a.) her own biological or emotional “needs accounts” are low or (if she feels worried herself that Isla is so worried)

b.) he has the expectation that Isla is going to work through her fears immediately just because someone tells her everything is OK

When she makes sure her own needs are met and sets realistic expectations PROACTIVELY, Isla’s mom is more likely to be able to stay calm.

See Step 1 of the Parenting by Deposit Roadmap for help meeting your needs and setting expectations proactively so you can stay calm.

 

Depositing into CONNECT

Isla’s will be able to connect if

a.) she respects that all behavior has a reason and

b.) she understands those reasons (in this case, she needs to help Isla feel calm so she can find solutions to help face her worries)

When she becomes comfortable with the reasons behind behavior PROACTIVELY, she will be able to connect more effectively.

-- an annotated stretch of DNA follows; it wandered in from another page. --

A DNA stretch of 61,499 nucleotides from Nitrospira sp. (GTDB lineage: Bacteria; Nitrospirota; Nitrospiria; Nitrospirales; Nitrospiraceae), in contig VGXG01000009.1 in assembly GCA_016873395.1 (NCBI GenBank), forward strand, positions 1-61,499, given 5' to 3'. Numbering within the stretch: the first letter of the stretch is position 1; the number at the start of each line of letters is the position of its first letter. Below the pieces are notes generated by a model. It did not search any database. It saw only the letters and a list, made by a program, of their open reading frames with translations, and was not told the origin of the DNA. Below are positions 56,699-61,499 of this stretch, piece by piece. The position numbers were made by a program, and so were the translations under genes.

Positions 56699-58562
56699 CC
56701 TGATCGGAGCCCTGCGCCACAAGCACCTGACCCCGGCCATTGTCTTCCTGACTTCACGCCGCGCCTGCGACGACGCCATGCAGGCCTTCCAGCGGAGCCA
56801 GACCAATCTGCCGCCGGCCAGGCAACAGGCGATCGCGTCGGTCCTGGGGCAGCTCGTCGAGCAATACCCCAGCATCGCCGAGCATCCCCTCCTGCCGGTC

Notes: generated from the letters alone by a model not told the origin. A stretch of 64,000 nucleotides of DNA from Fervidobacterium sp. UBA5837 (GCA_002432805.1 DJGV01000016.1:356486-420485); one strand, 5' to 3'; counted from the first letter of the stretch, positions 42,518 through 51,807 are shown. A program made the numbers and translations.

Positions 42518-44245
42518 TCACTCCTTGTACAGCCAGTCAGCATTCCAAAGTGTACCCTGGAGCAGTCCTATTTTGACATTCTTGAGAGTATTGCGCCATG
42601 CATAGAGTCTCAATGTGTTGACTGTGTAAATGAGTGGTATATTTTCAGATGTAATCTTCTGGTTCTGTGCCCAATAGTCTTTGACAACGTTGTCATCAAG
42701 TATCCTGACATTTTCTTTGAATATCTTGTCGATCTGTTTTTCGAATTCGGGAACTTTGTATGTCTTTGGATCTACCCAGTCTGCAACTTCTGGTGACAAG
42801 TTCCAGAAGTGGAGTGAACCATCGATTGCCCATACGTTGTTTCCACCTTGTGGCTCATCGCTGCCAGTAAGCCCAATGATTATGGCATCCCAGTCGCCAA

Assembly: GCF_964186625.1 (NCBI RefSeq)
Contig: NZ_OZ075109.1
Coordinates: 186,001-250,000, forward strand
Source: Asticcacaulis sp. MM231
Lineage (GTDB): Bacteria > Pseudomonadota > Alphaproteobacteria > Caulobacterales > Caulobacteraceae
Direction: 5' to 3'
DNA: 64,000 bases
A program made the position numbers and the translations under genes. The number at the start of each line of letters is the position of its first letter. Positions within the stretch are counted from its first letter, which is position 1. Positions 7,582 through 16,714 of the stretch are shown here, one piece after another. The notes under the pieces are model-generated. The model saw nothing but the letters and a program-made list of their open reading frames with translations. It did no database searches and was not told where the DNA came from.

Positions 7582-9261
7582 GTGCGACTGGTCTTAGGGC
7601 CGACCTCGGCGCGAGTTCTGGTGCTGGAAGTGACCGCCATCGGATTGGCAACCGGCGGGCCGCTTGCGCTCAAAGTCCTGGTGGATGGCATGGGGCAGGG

See Step 2 of the Parenting by Deposit Roadmap to learn the reasons for children’s behavior so you can connect more effectively.

 

Depositing into CORRECT

Isla’s mom will be able to correct behavior by offering a tool of

a.) She has demonstrated consistently in the past that she will focus more on helping Isla feel calm than on “fixing” her

b.) She has made enough deposits into Isla’s emotional needs that setting a boundary doesn’t make Isla instinctively want to resist.

When she demonstrates that she means what she says and when she makes deposits into Isla’s emotional needs PROACTIVELY, she will be able to correct Isla’s behavior more effectively.

See Step 3 of the Parenting by Deposit Roadmap  to learn more about improving your influence so you can correct behavior.